Newspaper Page Text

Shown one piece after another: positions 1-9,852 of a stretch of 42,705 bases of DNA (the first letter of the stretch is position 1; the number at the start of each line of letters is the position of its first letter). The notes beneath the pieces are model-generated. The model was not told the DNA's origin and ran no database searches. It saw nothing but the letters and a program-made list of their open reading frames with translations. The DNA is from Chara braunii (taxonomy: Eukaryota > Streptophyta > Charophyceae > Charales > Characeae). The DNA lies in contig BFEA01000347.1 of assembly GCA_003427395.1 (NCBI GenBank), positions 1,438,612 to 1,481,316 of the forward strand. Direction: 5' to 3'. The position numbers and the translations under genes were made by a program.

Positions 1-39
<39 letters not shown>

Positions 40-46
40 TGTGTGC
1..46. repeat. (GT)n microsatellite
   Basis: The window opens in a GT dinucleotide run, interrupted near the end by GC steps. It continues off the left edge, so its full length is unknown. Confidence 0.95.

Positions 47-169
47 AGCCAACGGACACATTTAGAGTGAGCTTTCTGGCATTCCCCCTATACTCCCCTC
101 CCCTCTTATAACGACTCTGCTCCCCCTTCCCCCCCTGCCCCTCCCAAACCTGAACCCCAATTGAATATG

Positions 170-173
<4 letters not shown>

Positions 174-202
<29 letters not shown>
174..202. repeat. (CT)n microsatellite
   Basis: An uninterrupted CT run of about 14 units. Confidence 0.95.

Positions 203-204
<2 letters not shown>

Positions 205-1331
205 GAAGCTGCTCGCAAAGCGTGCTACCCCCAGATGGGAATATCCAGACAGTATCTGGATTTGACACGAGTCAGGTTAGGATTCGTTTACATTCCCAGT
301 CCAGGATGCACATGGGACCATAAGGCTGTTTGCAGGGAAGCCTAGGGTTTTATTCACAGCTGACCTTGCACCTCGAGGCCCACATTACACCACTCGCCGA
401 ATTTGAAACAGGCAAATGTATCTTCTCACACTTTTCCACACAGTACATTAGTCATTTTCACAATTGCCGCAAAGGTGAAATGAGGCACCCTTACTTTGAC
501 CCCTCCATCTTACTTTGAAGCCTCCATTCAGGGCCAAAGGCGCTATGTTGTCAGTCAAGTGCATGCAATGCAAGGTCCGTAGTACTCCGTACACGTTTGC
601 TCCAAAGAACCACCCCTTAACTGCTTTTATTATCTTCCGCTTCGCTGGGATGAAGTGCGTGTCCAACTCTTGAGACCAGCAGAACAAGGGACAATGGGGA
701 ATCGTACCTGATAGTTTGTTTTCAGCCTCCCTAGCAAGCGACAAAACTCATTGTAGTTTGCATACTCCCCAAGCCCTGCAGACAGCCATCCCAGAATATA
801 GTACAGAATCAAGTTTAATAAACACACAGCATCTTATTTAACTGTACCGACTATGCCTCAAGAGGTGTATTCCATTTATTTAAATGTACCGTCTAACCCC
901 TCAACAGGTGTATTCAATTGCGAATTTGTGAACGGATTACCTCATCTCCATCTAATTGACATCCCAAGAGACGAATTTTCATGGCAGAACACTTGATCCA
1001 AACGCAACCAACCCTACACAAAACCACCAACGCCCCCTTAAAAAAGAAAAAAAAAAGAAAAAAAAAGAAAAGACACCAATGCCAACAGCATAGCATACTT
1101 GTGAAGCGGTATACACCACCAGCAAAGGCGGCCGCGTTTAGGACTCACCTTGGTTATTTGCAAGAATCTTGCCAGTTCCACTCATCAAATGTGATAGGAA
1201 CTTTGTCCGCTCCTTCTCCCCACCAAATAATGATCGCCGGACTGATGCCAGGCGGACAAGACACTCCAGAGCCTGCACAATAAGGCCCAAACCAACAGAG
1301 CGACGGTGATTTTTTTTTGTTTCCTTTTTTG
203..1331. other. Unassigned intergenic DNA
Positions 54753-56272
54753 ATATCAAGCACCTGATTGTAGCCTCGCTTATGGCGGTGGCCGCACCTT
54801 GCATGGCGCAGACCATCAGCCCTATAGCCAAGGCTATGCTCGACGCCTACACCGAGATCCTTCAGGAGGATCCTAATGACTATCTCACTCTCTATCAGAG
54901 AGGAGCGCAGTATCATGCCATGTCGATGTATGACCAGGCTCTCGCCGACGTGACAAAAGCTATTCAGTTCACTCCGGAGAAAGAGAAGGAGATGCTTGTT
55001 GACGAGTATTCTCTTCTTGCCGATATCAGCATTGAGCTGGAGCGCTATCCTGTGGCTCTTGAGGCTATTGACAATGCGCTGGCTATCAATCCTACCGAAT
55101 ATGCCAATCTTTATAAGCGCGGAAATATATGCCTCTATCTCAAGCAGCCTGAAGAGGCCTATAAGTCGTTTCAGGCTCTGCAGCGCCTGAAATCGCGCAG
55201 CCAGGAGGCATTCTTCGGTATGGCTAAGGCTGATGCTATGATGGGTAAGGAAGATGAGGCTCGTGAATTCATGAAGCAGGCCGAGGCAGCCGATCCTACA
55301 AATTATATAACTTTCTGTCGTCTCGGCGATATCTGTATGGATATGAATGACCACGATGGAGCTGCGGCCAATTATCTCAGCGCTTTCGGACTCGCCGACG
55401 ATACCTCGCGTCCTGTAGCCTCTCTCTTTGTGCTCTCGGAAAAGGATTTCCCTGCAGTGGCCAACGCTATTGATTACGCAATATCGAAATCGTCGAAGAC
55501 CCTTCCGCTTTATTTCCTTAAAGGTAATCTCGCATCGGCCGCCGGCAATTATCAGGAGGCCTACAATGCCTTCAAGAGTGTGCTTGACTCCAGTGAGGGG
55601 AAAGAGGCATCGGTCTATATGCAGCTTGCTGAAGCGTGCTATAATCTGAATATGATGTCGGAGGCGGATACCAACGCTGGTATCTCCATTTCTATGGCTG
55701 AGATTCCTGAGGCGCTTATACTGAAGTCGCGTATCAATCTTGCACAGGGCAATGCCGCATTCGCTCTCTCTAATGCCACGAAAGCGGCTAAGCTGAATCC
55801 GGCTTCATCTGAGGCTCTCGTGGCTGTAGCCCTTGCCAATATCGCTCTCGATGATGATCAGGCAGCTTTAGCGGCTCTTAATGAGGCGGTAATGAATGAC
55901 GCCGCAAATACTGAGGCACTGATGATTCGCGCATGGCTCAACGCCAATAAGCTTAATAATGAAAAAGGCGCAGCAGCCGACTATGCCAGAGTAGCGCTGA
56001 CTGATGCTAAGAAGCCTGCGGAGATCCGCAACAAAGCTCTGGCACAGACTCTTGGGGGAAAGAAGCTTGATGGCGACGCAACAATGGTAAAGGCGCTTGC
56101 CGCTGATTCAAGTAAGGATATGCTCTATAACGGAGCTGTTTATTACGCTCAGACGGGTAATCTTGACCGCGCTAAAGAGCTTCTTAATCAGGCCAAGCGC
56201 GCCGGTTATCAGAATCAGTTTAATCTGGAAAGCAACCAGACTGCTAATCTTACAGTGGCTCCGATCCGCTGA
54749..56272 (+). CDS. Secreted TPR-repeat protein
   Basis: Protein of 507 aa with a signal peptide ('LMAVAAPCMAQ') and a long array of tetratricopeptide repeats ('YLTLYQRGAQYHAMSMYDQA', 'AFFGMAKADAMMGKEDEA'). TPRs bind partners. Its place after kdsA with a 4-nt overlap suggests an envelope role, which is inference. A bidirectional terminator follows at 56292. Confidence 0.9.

Church Activities And Religious Work -JJ46 SiU Antoln« Street, Corner Columbia Clifford 2924 STARS DROP 3 TO KANSAS CITY tHR u the SPORTS MIRROR (By RUSS J COWANS) Under Andrew (Andy) Cooper, the old left-hander who used to burn them over for the Detroit Stars, the Kan sas City Monarchs captured the first half of the split sea son of the Negro American League, and have started off in second half as though they mean to cop that section also. The winning of the first half by Kansas City, follow ing a thrilling last minute brush with the Chicago Ameri can Giants, has caused the Kansas City fans to run a fev er in their excitement. In fact, the fans who are domicil ed down on the banks of the Jay River, are picturing the Monarchs leading pack as the teams head into the home stretch of the final half. Whether the hirelings of Wil kinson do or not, the fans *re having a grand and glorious time in the vicinity of Eighteenth and Pasio. This speaks well for the good-natured and mild-man nered Cooper, one of the finest fellows in the game. Coop er succeeded Wilbur (Bullet) Rogan, one of the greatest attractions in Negro baseball, and a warm favorite with the Kansas City fans. With a keen knowledge of the game, Cooper is also a smart handler of men. That’s the secret of his success. He differs from the late Rube Foster. He’s not the driver of men as was Foster. He is more like the late C. I, Taylor, a suave and keen-witted pilot who made his players go at top speed by his diplomacy, and a slap on the back. Cooper has some promising young material in his line-up. There’s Jesse Brooks, a hefty young man who looks very much like Hack Wilson. Brooks is doing a nice job of third-basing. He swings a heavy bat at the plate He comes from the far west. Willard Brown, the young left, fielder, is another youngster who is expected to go places. “Say, now if you want to see some powder at the plate, just give this kid the once over,” remarked Frank Dun can referring to Brown while the Monarchs were having batting practice Saturday. “He can put more wood on the ball than any man in the league,” he continued as Brown slammed the ball to the remote corner of center field. “Yes, I look for him to surpass such hitters as Gibson, Suttles, and Stearnes,” interposed Cooper. “And don’t forget that youngster out there in short stop,” cut in Duncan. “He’s got a good pair of hands, is a smart fielder, and is fast learning the game. He’s a Httle weak at the plate yet, but he’s coming along fast. I think right now he’s the best short stop in the league.” So don’t be surprised if the Monarchs step right out and handcuff the second half of the split season. They have a good club. But there’s one young man in the league who is not conceding anything to the Monarchs. His name is Roose velt Cox, recently appointed manager of the Detroit Stars. “I’m not making any predictions as to the outcome of the fight for the last half of the league race, but you can rest assured that the Stars will be in there fighting for every inch of ground,” he declared. At the same time some of the Kansas City ball players were paying Cox some fine compliments. “Say, that guy’s one of the best ball players in the league,” said Henry McHenry, ace right-hander of the Monarchs as he watched Cox during batting practice. “Yes, we tried to get him last year,” cut in Cooper. Right now Cox is playing checkers with his men, try "He can play a lot of baseball,” Cooper continued, ing to win now the chaff from the wheat as the second half swings into action. He has a number of new men in uniform, and if these players are able to deliver the goods, then the old players will be given their releases. It i* a case of the survival of the fittest. Donald Young, who trained Kid Chocolate from the day the Cubanola Kid launched his American campaign hack in 1928, until two years ago, is sold on Milton Shiv ers, the young middleweight with the potent punch in ei ther hand. “Shivers is the best young fighter I’ve seen since hist laid eyes on Chocolate. He has a punch in either mitt, and, what’s best, he’s easy to handle. “With a few more fights under his belt, Milton will he ready for a bout with Freddy Steele, and I think he w ill whip the champion,” Young stated. Shivers has been out of action since his bout with ( as- Pfr Laßosa at Naval Armory about two months ago. He spent three weeks in Joe Louis’ camp at Kenosha, boxing every’ day under the supervisionof Young, who was assis tont trainer for the Brown Bomber. Sign Toles, Godoy For Return Bout *IHUm (Scotty) Montleth. the y of B(, otchsm»n who hae been * ilde line* of the promotlon r»me for quite some time, leap into the pond with a re- IB D * *P'**h Tuesday when he jounced that he had signed us Tol «*' Detroit heavyweight, ctn J rtUF ° 0od °3 r * Bouth Amerl r.L * Vywe,fht champion, for a Th. SLI i, b * h#,d * l University of T-. 1 St,( Hum. July 28. round 1L *" d oodoy met ,B » I®- ttoath k? 1 Bt during the SSS u May ' and d,L McClelland awarded the t|, %l ?. To,e *. there was one of »♦•* t <l * it demonstrations ever lfcru?,* ,nd °* fan * disagreed with Cs , #nd • xprM, * and th#,r ÜbX,, 1 ln "o uncertain terms. ch*i m * nt «*r of Godoy, praa verdict for many weeks. Montleth signed Godoy to a con tract more than a week ago. He has been camping on Everet Wat son’s door steps since In an effort to locate Tole’s manager and get bis name on the dotted line. t\at son had been In the east, return ing to Detroit Monday. Montleth Is matchmaker for the newly organised Empire Sports Club. He has exclusive rights on the U. of D. Stadium. Toles has been Idle since hla bout with Godoy. He started training last week, anticipating his return match with the South American. Be sure to read the Detroit Tri bune. Michigan’s f»»t growing and popular weekly. It Is circu lated In all parts of the country, through paid subscriptions and on news stands. LOUIS LEAVESI THIS WEEK TO! DEFEND TITLE Champion To Spend Week At Black’s Summer Home Jf>o I,<)uis, recently crowned ' heavyweight champion of the world, will lay aside the baseball glove and pick up the golf club. Joes going down to Stephensvllle, Mich., where he will play a few rounds of the ancient game with his co-manager. Julian A. Black. Os course, It is a well known I fact that the Brown Bomber is not as efficient with the niblick and driving club as he is with the box ing glove. He’s Just a duffer at this famous game of chasing an elusive little white ball around the spacious greens of a golf course. The Brown Bomber willingly ad mits that he has not been able to crack 100. yet. In fact, his stance Is much weaker than those boxing experts would have you believe a bout his boxing defense. His driv ing! W’ell, you can Just select any hole on the green and tell Joe to drive, and his shot would probably wdnd In the approximate vicinity of the hole , about 100 or more yards away. But It’s all fun for the Brown Bomber, just as it is fun for him to get out on the diamond with the boys and engage in a game of base ball. And since his heavy and po tent fists have propelled him Into the glamour attached to a cham pionship. it Is seldom that Joe gets a chance to have some real fun. Following a week at Black’s summer home at Stephensvllle, Joe will move on to Pompton Lakes. X. J., where he will begin training for his first defense of his newly won honors—the heavyweight title. Joe Is down on the fistic calen dar kept by Mike Jacobs to engage in a championship bout with Tom Farr, British title-holder, In New York next month. The champion has been having a grand time since coming to Detroit shortly after winning the cham pionship from Jim Braddock. He’s been playing baseball and lolling around his mother’s home on Mc- Dougall Avenue. But these days of quiet are over now and the champ must again get ready for the wars. BOMBERS LOSE IN CLEVELAND Louis’ Team Drop 4-0 Contest Joes Louis’ Brown Bombers were blanked by the Weaver Walls at Lakewood Elk field In Cleveland, last Thursday night, 4-0. the Brown Bombers falling to get a hit. Louis, who accompanied hla soft ball team to Cleveland, played first base for one inning, but turn ed the job over to Ben Ratford af ter his turn at the bat. Joe was loudly cheered ss he appeared on the field with his nattily attired club. The Brown Bombers play their home games at Hamtramck Stadi ium Otis Stanley, manager of the club, said this week that he has arranged for some of the best teams In the country to appear at the stadium this summer. Michigan Pythians Meet In Detroit The twelfth annual grand ses sion of the Grand Lodge and Grand Court of Calanthe of Michigan, will convene In Detroit, Tuesday, July 20. at 10 a. m., at the Pythian Temple. 306 E. Adams avenue, and will be called to order by J. Will Cooper, grand chancellor, CLATTER OF HOOFS by Razz Brown The meet at the Fairgrounds closed with a bang. Thirty-five per cent of the winners came through as expected, so the second guessers can not say that the horses did not run to form. Before the closing day the dally double paid $1,542.20. the largest pay-off of the seaaon, and. to top It off. Van (Heavy) Horton, colored trainer for the stable of Gene Luts, was kind in handing out thia valuable Information to a well known dentiat who had a big heart and placed a two-dollar bet on the winning combine, so Heavy got rich over night. I will cover the meets at Thistle Downs and Arlington In this paper, so watch my smoke. SI elroTS^?i3Srtt»tmE THE DETROIT TRIBUNE SATURDAY, JULY 17, 1957 ■ Vrjcr-.--..v-vjay ~ ' : ■ /and r'- / ■ * - - "***> 1 . WJB Wfc * ’ mm ~ ♦ jKflwS® ' v'■ v.: v l •• j^H||§Sl • v • ■' •* # Champion JOE LOUIS will leave Detroit this week for Stephensville, Mich., where he will remain for a week before going to Pompton Lakes, N. J., to prepare for his championship fight with Tom Farr, British title-holder, at Yankee Stadium, next month. Stars Had Chance to Get Frank Duncan Would you believe It If someone told you that the Detroit Stars passed up an opportunity to get Frank Duncan, the veteran catch er, who is serving his fifteenth year with the Kansas City Mon archs? Well that statement Is true. It happened back In 1922. Dun can was just a young kid, fresh from the sandlots of Kansas City. He had wandered up to Chicago where he had Joined Joe Green’s Chicago Giants. During the season Johnny Tenny Blount, then owner of the Detroit Stars, booked the Giants to play his team at Mack Park. Among the players making the trip to Detroit for the double-header that Sunday was young Duncan. John Beckwith was captain of the team. The youngster made a creditable showing as he handled the offer ings of John Taylor, a young pit cher who later hopped across the fence and made good. His fine receiving, plus his handling of pit chers in the two games, and his strong and accurate throwing arm, drew plenty of praise from both players and fans. Tried To Sell Himself Duncan tried to sell himself to Blount after the game. He said that he was tired of playing with the Chicago outfit. He waited a round Blount’s office for* more Detroit Cubs Win 10 Straight The Detroit Cubs scored their ninth consecutive victory of the season Sunday by defeating the Eight Mile Road nine, 18-3 st the Cubs’ Park. Dequindre, near Six Mile Road. Andrew Monday and Wilbert King bit home runs. Here are three specials which will be home on the bill dally as the owners will be shooting from taw the first crack out of the box— Appealing, Kings Heir, and Re miniscent. Now don’t let them get away from you. Any time you see them In. get down hook line and sinker. Old hoss Whopper needs a rest. He won’t be able to win a selling race If D. Headley doesn’t freshen him up, ses me. The Dlxlana stable finished the meet like they started—a winner. Erin Torch beat a sterling field In the sprint race. Old bass Morris R chalked up his third win at the Fairground closing meet. He Is a handy hoss to have around. Hoss Off For Short Rett than three hours, but the best he could get out of the Detroit own er was that he was too young. The following season Duncan popped up in the uniform of the Monarchs. He was handling such pitchers ss John Donaldson, Wil bur (Bullet) Rogan, Sam Crawford, and Joe Mendec. Some of the players on the Kan sas City club at that time were Newt Joseph, Lem Hawkins, Heavy Johnson, Doby Moore, and Torrl entl. A hard fighting group of ball players If there ever was such a group. Duncan was a success from the start. Under the coaching of Crawford. Mender and Rogan. the Kansas City boy fast developed into one of the best receivers in the game. By the time Chester Brewer, Alfred Cooper, Andy Coop er. and later hurlers came to the squad, .Duncan was rated as the best catcher In the league. He has been wearing a Kansas City uniform ever since, with the exception of a year or so in the east. Although Duncan has 15 years nf league service behind him. he’s atill able to turn in an exception ally good game behind the plate. This wag demonstrated in the double-header here Sunday when he participated in both games. The members of the Cubs are: Ollle Clark, first base; Andrew Monday, second base; Wilbert King short stop; Friday, third base John Rodgers, catcher; Oclis John son, pitcher; Andy Love, left field; Dickson, centerfleld. and Matthew White, right field. named The Mayor will break out of the maiden class at the next track. Donna Leona fairly flew In the mud to win going away by four lengths, five and one-half furlongs In l.Ofi 1-4. Oh boy! Bill Overton, the colored docker and Identifier at the Fairgrounds, was downtown on the closing day of the meet to see W. H. (Bob) Robinson. He will work at Thistle Downs, In the same capacity. Don Creole should pay his oats soon, and at a Juicy price. Bmash John son. colored caretaker of the Jock’s room, will move on to Cleveland. I hope he will keep straight In the future. Black Arrow should score before SHIVERS DUKESi VIRGINIAN IN STADIUM BOUT Cecc&relli, Knox And Sutka Alto On Program Milton Bhlvers and Bob Turner, of Richmond, should stage an In teresting battle when they go Into the battle pit at Hamtramck Sta dium Saturday night. Turner who has made an impres sive record In the east la a more experienced fighter than Shiver*, but his record Is not as impressive as that possessed by the Tan Thun derbolt. While going up the pugilistic ladder among the amateurs Shivers scored 15 knockouts in 16 starts to win the Golden Glove and Chi cagoland tournaments. He was denied an opportunity to represent the United States In the Olympic games in Berlin because of a brok en hand suffered in the final try outs In Chicago. Hon Eight Bouts Shivers joined the pro ranks last December, and since then has en gaged In wight bouts, winning all i of them. Five were by the knock out route. * Shivers and Turner are schedul ed to go 10 rounds In the all-star card under the auspices of the United Auto Workers. Both boys are doing their training at the Recreation gymnasium. Buddy Knox, of Dayton, meets 1 Eddie Wenstob. of Edmonton, In 1 another 10-round battle. Dominic Ceccarellt, Italian light heavy weight, tangles with Chester Palu tis. Scranton, Pa., in another 10- rounder. George Sutka, Wyandote light heavyweight, opposes Henry Palmer). Cleveland, In the other 10 rounder. Leonard White. Detroit, faces Don White, Dayton, In the slxround opener on Matchmaker Melvin West’s first fight program of the season. TITUS GIANTS MEET ZULUS Play. Double - Header Sunday Afternoon The Titus Giants, undefeated in five starts on their home grounds.) will meet the Zulu Cannibal | Giants In a double-header at the Hamtramck Stadium Sunday after noon. The Zulu Glanta appeared here last year In a four-game series with the Titus Giants, splitting even In the four games. Charles Henry, | former member of the Detroit ( Stars, is manager of the Zulu! Giants. / Manager Sam Hill of the Titus, Giants has a couple of new faces in his Une-up for the series with the | Zulu club. The first game of the twin bill Is scheduled to start at I 1:30. Prosperity Back New Bank Opened Savannah. Ga.—(A N P)—Con crete evidence of the return of prosperity was given Savannsh re sidents last week with the formal opening of the Georgia Savings and Realty Corporation, the new bank ing institution being established after several months careful plan nlng by a group of professional, business and civic leaders. The corporation will receive deposits, make loans on real estate and personal endorsement, and pay the prevailing Interest rate on de posits. The officers are L. B. Toom er, president; Mrs. Georgs 8. Williams, vice president; Dr. H. H. Collier, treasurer and Dr. R. W. Moore, secretary. i many is. Broj hy a a cheap boraa. i he !a Id rare form right now. Tempestuous got down In front after many unsuccessful at* tempts. Rich Girl won at Chicago and knocked Jim Oakley to hia knees. But Jim la used to that. He haa been laying the bosses many, many years. Lieutenant, the lad who usually can give a home play* era fifteen to one ahot haa a hot boss going at Mt. Royal track. Mad Money is a sweet two-year*old. How that colt can run! He belongs to the LeMar Stock farm, now rac* Ing In Chicago. And Mose Shapoff. who trains this stable, ts a heap sight more than a green hand. 80 long, see you next week. SECTION TWO Newt From The World Os Sports - Theatricals Ready To Go - *aywy A .... ■ aa-.-*** * - J v MILTON SHIVERS, hard hitting middleweight, who will meet Boh Turner, Virginian, In one of the four ten-round bouts sponsored hj the LAW at Hamtramck Stadium Satur day night. Cops Get Ready For Field Day For thp eleventh consecutive| year Police Field Day is offered to the citizens of Detroit nt the State Fair Grounds, July 24. Im proving each year, the show this year should be "topß" in entertain ment. Talent gleaned from all over the Middle West will parade before what is expected to be the largest crowd to attend a Field Day. Following the Grand Parade at 1:00 P. M . track events, clowns, 'a parachute jump and vaudeville ! acts will be interspersed with np- I pearances by Heavyweight Cham pion Joe Louis and Jimmy Adamick and Jimmy Adalnirk and little ! Jack Little's dance band. The Mounted Relap Race should be more thrilling than ever before with the inclusion of the quartet from the Cleveland Police Depart ment. These horses, the pick of the division for our neigh bors across Lake Erie are famous. | are valued at SSOO 00 a piece. The athletic side of the program 'la sure to be more interesting than ! ! previous years. The recent show- j ing of the police athletes at the I National A A. U. Meet at Mtlwau- j | kee give indication of stellar ex hibitions at both Toronto and the State Fair Grounds. Led by Pa-1 trolman Odmar Anderson, the De-j trolt athletes scored a clean sweep in the 50 lb. weight throw for dis tance. The appearance of both' Joe . Louis and Jimmy Adamick on the ( same platform is sure to create more than passing interest. Since Louis defeated Braddock for the ' title. Adamick has come along ra pidly and is now knocking on the door of recognition as Louis' fore-1 most contender. Standing side by side, these two leaders of pugilism should make quite a sight. The police clowns have anew bag of tricks for this year. Ser geant Arthur Gagnon has visited leading clowns and comediens from circus and stage and with their help has developed all the laughs and giggles the crowd can bear. | The new stunt, the parachute Jump will be performed by 'William McNulty, a veteran with six years experience. McNulty leaves the plane at 25.000 feet, with the add ed thrill of a 1.000 foot dive. Coupled with financial success, this year's Field Day is expected to be a record breaking perform ance. Superintendent Fred W. Frahm, general chairman, makes this prediction, and by reviewing the attractions to be presented, no one can doubt him. What’s This Pedro? No Love For Wifey NEW YORK— (ANP) Pedro Montanes may be tops in the ring, but as a husband, he la a decided flop, according to the testimony of his 17 year old hrlde who is suing the boxer for a divorce. Bhe de clares that Immediately after their wedding, her husband went on a solo honeymoon to Porto Rico. PAGE SEVEN STAR HURLERS HIT HARD BY K. C. BATTERS Visitors Pound Out Forty-Five Hits In Four Games One could dub the Kansas City Monar hs the Two-Base Knockers and remain in the realm of truth fulness. Yes sir, those from the banks of the Kaw River really have the knack of bouncing two base hits off their ponderous bats. During the four-game series ! with the Detroit Stars which clos ed at Hamtramck Stadium Monday, the Monarchs collected a total of 14 doubles among the 43 bits they registered against six Detroit hurl ers. Dean Thomas. Walter Thom : as, and Daniel Webster were the 1 pitchers who offerings proved, the 1 most tempting to the monarch*. ' Each yielded three two-base knocks while on the rubber opposing the Kansas City club. This heavy cannonadiug by the Monarchs enabled them to punch out three victories in fout starts against Owner James Titus' hirel ings. The visitors captured the opening game of the series Satur day by. the score of 11-2. The Stars won the first game Sunday. 5-3. and J the Monarchs copped the abbre j viated nightcap. 11-d. They were I victorious Monday, 7-4. Deserved Win ' Albert Davis, vti eran right hander. was deserving of a better i fate than was his reward in the game Monday. For six Innings ; Davis held the Monarchs to two hits, one of a scratch variety, as he held them scoreless. Then came the thunder storm. Newt Allen, sprightly second sack er. was dunked in the ribs by one of Davis’ pitches. Willard Brown chased Allen to third when he looped a fly in back of second base that fell safe. Allen tallied as Mayweather forced Brown at sec ond base that fell safe. Allen tall ied as Mayweather forced Brown at second. Brooks was passed, hut Else, the catcher, blasted a double to left, scoring Mayweather and sending Brooks to third. Johnson scored Brooks with a single to center. Else tallied on Piteher Krassan's one-base knock to right field. Johnson going to third on the blow. He scored on Milton s fly to Hoskins in left. Two more runs were added in the ninth. Turkey Stearnes’ long single be hind Dunn's hit and Hale's sacri fice. tallied the first marker for the Stars. Two hits scored an other in the fourth, and one was added in the sixth. The final acore came in the eighth. The Stars found Henry McHenry a tough customer in the game Sat urday. the Kansas City right-hand er holding the Titus hirelings to seven measley blows. At the sama time the Monarchs were clubbing two Detroit hurlers—Walter and Dean Thomas—hard, collecting 17 hits off their victims. Including two home runs by Jesse Brooks, the squat and compact recruit third baseman Willard Brown, rooky left fielder, was another power at the plate, helping himself to four hit* in five trials. The Monarchs put three hit* to gether in the third, including doub les by Johnny Milton and Willard Brown, to score two rdns A splurge of seven hits, including four doubles, bounced Walter Tho mas off the mound in the fourth, as six runs crossed the plate. An other run tallied in the sixth when Brown doubled Milton home. Newt Allen homered in the eighth for the final marker. Stearnes prevented a shutout when he hit for the circuit in the eighth. Frank Duncan then erred on Charley House's slow roller in front of the plate, the runner going to second from where he acored on Ely Underwood's single. Dlmp Miller dished up tome southpaw slants which were baffl ing for the Monarch in the first game Sunday. Miller held the visi tors to seven hits. At the same time the Start were taking liberties with the offerings of Floyd Ki-assan, elongated right-hander, clubbing out seven timely blows. Stearnes paced the attack with a double and triple t< account for four of the Detroi' runs. Hilton Smith held the local* to seven hits In seven Innings In the final contest at the Monarch* were slamming the offerings of Daniel W'ebster and Charley Justice. o—— — Former Slave Diet At 94 Zion. 111.—(ANP)—John Watklna !*4. who was born in slavery and served with the Union army In the Civil war. died Friday in hit home here. He had lived in Zion for S5 years.